He lived his fast, power-fuelled life throughout the 1980s and 1990s, accepting the strains and pressures of his senior positions. Then came a dramatic turn of events. “Around the late 1980s I began to worry about my breathlessness. I didn’t smoke, and I thought my puffiness was due to stress and lack of exercise. I gave myself a good talking to and decided to hire a trainer.”

The trainer worked for his wife – German countess, Adelheid Grafin von der Schulenburg, known as Neiti. But, for Gowrie, it proved a big mistake which could have had dire consequences.

He explained: “If I had continued to exercise I would have killed myself. You see, I’d caught a virus which lodged in the right ventricle. I chose not to pay attention since bad tickers don’t run in my family. Instead I tried to continue with my life, telling everyone who asked that I felt fine, and spent eight years in denial. In fact, I was slowly dying, rather like an old car whose engine had run out of steam.”

By July 1999 Gowrie had become a seriously ill man whose organs were packing up. His kidneys had been damaged by the intake of drugs necessary to keep him alive, his legs had swoollen and tests revealed that his heart muscles had begun to fade.

“He was dying in front of my eyes,” said Neiti. His only hope was to convince Sir Magdi that he should be put on the heart transplant list at Harefield. “At 59, I was getting rather old for the transplant list. Few are carried out on people over 60.

“I was lucky. Before we went to meet Sir Magdi for the interview my wife, who thinks of me as a control freak, worried that I might disgrace myself. She told me, ‘Just listen to him. Don’t talk or try to tell this great man what to do. Remember he is the surgeon.’ At this point I knew I had only a few months to live so the interview was the most important of my life, more important than any job I’d gone after.

“I wasn’t put on the list immediately. Sir Magdi thought I should come into hospital to see if they could get me into good enough shape to withstand the operation if a heart should be found. Coming into Harefield meant submitting to hospital discipline, which I found calming, rather like being a child again.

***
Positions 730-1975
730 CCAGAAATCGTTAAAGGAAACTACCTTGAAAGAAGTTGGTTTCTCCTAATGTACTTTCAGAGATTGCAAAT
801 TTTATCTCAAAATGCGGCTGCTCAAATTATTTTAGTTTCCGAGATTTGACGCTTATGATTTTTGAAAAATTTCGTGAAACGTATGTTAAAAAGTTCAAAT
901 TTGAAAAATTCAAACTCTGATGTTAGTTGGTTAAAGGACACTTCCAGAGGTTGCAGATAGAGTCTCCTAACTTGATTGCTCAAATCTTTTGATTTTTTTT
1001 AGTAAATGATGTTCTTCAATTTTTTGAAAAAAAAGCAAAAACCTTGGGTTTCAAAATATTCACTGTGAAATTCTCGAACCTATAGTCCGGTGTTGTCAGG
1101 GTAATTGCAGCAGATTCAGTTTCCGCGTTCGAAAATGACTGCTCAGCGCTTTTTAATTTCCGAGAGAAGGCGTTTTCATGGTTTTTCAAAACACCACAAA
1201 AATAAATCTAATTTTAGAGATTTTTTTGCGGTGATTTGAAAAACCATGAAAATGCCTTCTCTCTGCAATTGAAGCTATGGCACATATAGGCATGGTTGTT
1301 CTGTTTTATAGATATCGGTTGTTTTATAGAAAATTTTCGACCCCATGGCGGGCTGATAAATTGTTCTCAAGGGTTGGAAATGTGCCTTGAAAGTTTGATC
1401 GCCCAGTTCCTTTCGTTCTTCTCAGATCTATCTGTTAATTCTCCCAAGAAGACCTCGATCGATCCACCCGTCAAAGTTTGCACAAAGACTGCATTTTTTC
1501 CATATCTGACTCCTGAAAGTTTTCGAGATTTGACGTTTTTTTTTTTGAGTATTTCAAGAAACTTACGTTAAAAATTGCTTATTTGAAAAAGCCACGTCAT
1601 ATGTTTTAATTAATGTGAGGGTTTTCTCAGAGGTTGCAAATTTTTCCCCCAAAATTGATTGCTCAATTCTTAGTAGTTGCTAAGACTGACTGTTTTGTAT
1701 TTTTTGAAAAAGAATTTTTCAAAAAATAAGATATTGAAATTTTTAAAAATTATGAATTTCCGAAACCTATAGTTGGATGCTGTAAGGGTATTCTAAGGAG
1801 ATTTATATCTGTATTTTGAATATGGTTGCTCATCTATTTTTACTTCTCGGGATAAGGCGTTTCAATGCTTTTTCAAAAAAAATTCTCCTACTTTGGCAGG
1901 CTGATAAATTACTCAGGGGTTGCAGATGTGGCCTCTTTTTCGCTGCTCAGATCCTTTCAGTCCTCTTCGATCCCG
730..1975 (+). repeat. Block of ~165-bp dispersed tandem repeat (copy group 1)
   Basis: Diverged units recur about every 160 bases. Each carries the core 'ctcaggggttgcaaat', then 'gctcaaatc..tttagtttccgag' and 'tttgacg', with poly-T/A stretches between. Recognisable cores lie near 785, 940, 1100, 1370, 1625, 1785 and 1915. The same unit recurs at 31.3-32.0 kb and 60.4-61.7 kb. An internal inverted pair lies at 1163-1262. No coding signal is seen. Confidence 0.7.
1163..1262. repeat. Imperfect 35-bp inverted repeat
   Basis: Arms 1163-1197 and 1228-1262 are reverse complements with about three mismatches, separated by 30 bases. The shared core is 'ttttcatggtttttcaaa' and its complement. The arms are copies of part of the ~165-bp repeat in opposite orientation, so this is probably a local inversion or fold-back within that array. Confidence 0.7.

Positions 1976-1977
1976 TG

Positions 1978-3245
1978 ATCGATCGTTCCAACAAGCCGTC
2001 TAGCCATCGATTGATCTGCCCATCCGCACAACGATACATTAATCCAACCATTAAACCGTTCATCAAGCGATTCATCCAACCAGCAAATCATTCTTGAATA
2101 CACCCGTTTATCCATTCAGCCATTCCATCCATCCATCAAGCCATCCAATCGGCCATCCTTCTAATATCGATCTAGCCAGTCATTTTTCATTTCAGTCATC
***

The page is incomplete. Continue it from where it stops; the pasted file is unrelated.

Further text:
“But it was harrowing for my family, especially for Neiti who drove to hospital every day with meals for me. Shameful, I know, but I never had to eat hospital food. During this punishing schedule, when Neiti felt she had to be strong for me, I told her to be as grumpy as she liked.

“I was never frightened or depressed in Harefield,” he says. “The fear came later because you do go through a terribly gloomy period after the operation. Instead I found a marvellous atmosphere, a feeling of camaraderie where everyone is on Death Row.

“Heart disease is no respecter of age. and my best friend in the ward was a 19-year-old man. In any case, I was very spoiled since lots of well-known people kept sending me crates of champagne, which ended up being stockpiled under the bed.”

After five months, Gowrie reached the top of the list and was told that his donor was to be a 32-year-old man who required a heart and lung transplant. “Knowing that my donor is now alive and kicking alleviated any guilt though, of course, somewhere down the chain, someone did die he says. I’d rather someone hadn’t died so I could live.”

Asked whether the operation has changed anything apart from his health, he pauses before replying. ‘No, I don’t think it has. I’ve never had regrets because they’re not useful thoughts. Anyway, I don’t think you change temperament easily. I’ve always been fatalistic, religious, never felt in control of my life, so, psychologically, I’m the same person.

“I’m always wary of people talking about how they have fought illness, because my attitude has been quite different. I’d describe it as submitting passively to the Almighty, almost drowning and drifting, and then finding my span extended.”

Perhaps then his span has been extended for a purpose? “The Harefield team are dedicated, brilliant men and women. If I can be of some service, ensuring that their work continues, then my survival will have been worthwhile.”